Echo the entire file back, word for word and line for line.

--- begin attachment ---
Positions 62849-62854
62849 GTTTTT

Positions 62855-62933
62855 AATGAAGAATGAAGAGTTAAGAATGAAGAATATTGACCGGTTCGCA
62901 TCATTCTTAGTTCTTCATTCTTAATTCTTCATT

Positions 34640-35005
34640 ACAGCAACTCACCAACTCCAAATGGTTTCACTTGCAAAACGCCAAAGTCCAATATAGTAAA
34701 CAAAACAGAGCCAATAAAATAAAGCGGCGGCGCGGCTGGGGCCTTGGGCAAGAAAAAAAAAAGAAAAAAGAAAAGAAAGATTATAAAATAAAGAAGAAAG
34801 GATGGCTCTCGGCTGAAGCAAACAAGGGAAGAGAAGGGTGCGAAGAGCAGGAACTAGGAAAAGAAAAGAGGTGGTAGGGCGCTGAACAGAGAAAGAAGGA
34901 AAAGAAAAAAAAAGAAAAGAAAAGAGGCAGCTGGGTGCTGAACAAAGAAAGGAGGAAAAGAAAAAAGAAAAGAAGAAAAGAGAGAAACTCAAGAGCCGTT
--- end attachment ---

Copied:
Positions 62849-62854
62849 GTTTTT

Positions 62855-62933
62855 AATGAAGAATGAAGAGTTAAGAATGAAGAATATTGACCGGTTCGCA
62901 TCATTCTTAGTTCTTCATTCTTAATTCTTCATT

Positions 34640-35005
34640 ACAGCAACTCACCAACTCCAAATGGTTTCACTTGCAAAACGCCAAAGTCCAATATAGTAAA
34701 CAAAACAGAGCCAATAAAATAAAGCGGCGGCGCGGCTGGGGCCTTGGGCAAGAAAAAAAAAAGAAAAAAGAAAAGAAAGATTATAAAATAAAGAAGAAAG
34801 GATGGCTCTCGGCTGAAGCAAACAAGGGAAGAGAAGGGTGCGAAGAGCAGGAACTAGGAAAAGAAAAGAGGTGGTAGGGCGCTGAACAGAGAAAGAAGGA
34901 AAAGAAAAAAAAAGAAAAGAAAAGAGGCAGCTGGGTGCTGAACAAAGAAAGGAGGAAAAGAAAAAAGAAAAGAAGAAAAGAGAGAAACTCAAGAGCCGTT